Inside the ‘Blood Sport’ of Oscars Campaigns,” a N.Y. Times piece by Irina Aleksander, appeared this morning at 10:55 am.

It covers a realm that HE is deeply familiar with, but rather than post a sweeping assessment here are four or five stand-out portions of the article, and in most instances my reactions to same:

1. End of the 2nd paragraph: “The [Andrea Riseborough] campaign was described as organic and grass roots, but some celebrities had posted suspiciously identical language, describing “To Leslie” as “a small film with a giant heart.” That Viola Davis (The Woman King) and Danielle Deadwyler (Till) were not nominated despite predictions to the contrary made it look as if a bunch of actors campaigned on behalf of a white actress, leading to the exclusion of Black actresses.”

HE reaction: This is the same old “sore loser” response that Davis, Deadwyler and the directors of their films, Till‘s Chinonye Chukwu and The Woman King‘s Gina Prince-Bythewood, voiced in the wake of the Oscar nominatons.

From “Andrea Riseborough + Duelling Concepts of Meritocracy vs. Equity,” posted on 2.15.23: “In their minds they all got blanked by embedded white elitism or misogynoir or some other racist variant.

“In response Everything Everywhere All At Once‘s Michelle Yeoh, a Best Actress nominee, suggested that they should cool their jets and wait their turn.

Prince-Blythewood: ‘There is no groundswell from privileged people with enormous social capital to get behind Black women. There never has been.’ Deadwyler: ‘We’re talking about misogynoir. It comes in all kinds of ways. Whether it’s direct or indirect, it impacts who we are.’

“The essence of the lament seemed to be ‘we’re looking for some equity here and we haven’t received it…progressive Academy members know that the BIPOC narrative is about giving us the respect and adulation that is our due for the work but also in a payback sense, considering the decades upon decades of racist exclusion in this industry…we know we delivered first-rate work and yet we got shut out…some of you won’t say what happened but we can smell it in the wind…Andrea Riseborough‘s white supporters pushed her though but perhaps at our expense, or so it seems.”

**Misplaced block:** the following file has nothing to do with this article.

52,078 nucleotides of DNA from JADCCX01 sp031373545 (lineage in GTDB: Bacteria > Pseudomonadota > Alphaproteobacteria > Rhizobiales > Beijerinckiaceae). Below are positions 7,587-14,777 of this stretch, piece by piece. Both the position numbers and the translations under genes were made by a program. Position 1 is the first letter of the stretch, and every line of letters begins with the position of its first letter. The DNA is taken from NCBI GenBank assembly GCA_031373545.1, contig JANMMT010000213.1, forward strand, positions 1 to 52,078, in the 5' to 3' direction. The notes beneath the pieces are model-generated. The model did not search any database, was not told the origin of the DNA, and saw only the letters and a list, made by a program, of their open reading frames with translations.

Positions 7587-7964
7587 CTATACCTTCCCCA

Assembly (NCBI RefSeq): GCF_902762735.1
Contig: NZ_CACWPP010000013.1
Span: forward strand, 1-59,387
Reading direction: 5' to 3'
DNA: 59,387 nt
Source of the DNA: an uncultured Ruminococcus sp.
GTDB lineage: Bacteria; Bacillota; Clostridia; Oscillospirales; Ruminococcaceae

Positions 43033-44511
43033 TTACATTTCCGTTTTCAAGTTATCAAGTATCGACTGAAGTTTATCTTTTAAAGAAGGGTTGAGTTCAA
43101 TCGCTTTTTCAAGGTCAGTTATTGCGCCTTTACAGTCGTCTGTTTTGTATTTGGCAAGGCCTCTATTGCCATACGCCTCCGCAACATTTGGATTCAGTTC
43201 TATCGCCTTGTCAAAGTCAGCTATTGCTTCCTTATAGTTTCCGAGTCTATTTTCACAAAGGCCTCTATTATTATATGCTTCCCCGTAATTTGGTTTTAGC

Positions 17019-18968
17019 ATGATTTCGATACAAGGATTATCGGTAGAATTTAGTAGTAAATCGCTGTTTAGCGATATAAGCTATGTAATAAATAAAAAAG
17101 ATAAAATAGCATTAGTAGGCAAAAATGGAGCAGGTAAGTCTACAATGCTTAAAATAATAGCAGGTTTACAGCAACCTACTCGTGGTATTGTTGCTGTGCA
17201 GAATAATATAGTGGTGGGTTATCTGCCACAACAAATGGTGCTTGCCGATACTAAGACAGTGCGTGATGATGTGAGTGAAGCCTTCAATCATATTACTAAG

2. Bottom of the third paragraph, also about the Riseborough campaign: “’I don’t believe academy members should be posting about how they’re going to vote,’ Oscar strategist Cynthia Swartz said, ‘or urging others to vote in a certain way.’ Tony Angellotti, a consultant on The Fabelmans, put it less mildly. ‘There are very specific rules about direct outreach…clearly, here, those rules were broken.’

“Neither To Leslie‘s director [Michael Morris] nor his wife [Mary McCormack] are members of the academy. But consultants I spoke to said it didn’t matter. A couple joked that it was a little like the Jan. 6 insurrection: President Donald Trump may not have personally stormed the Capitol, but he encouraged others to do so.”

HE reaction: Though smirk-worthy, offering an analogy between the Riseborough campaign and the Jan. 6th uprising is somewhere between absurd and slanderous, and it further establishes that the Times, a woke-minded, POC advocacy newspaper if there ever was one, strongly sympathizes with the sore losers.

3. Top of the ninth paragraph: “Negative narratives are usually attributed to the diabolical workings of rival strategists: the stories about abusive directors, overblown budgets, whether the real people behind biopics should really be celebrated. (See: A Beautiful Mind.) ‘They try to change someone else’s narrative by adding dirt to the layer,’ Angellotti told me, citing the old rumor that Matt Damon and Ben Affleck didn’t really write Good Will Hunting.”

HE reaction: I was involved in that Good Will Hunting rumor right up to my neck, and the rumor wasn’t as Angelotti describes — i.e., that Matt and Ben didn’t really write it. The rumor was that the late William Goldman has done a polish of their screenplay. Nobody was whispering Matt and Ben didn’t write it, only that Goldman spritzed it up. I was the one, in fact, who passed the rumor along to Goldman, and he in turn called the Good Will Hunting team and said, “Hey, this rumor is making the rounds…I just heard it from Jeff Wells.”

4. Tenth paragraph: “Everyone in the industry insists that negative campaigning has become less prevalent than it used to be. And yet when a veteran strategist with a client in the race told me how opportunistic it was for the Everything Everywhere All at Once cast to visit the site of the Monterey Park shooting on the eve of the nomination announcements, I’m pretty sure I got to experience it firsthand. ‘Do they not know the shooter is Asian?’ the strategist asked. ‘It’s not a racially motivated crime.’”

HE reaction: Funny.

5. “’Here’s the thing,’ 42West strategist Amanda Lundberg said. ‘Everybody hates Harvey [Weinstein], and he’s in jail, and he should be. He’s a criminal and he raped people. But people liked his results, and they still want them. People are desperate to win awards. And we’ve guided it here because we’ve rewarded it with money and prestige. So what happens when people want something that’s limited? Do the math. It causes all sorts of behavior, and people lose where the line is.”

HE reaction: True.

27th paragraph: “’Every year, everyone talks about what a magnificent year this has been for movies,’ Angellotti [says], “and the public is going, ‘Really?’”

HE reaction: Yup.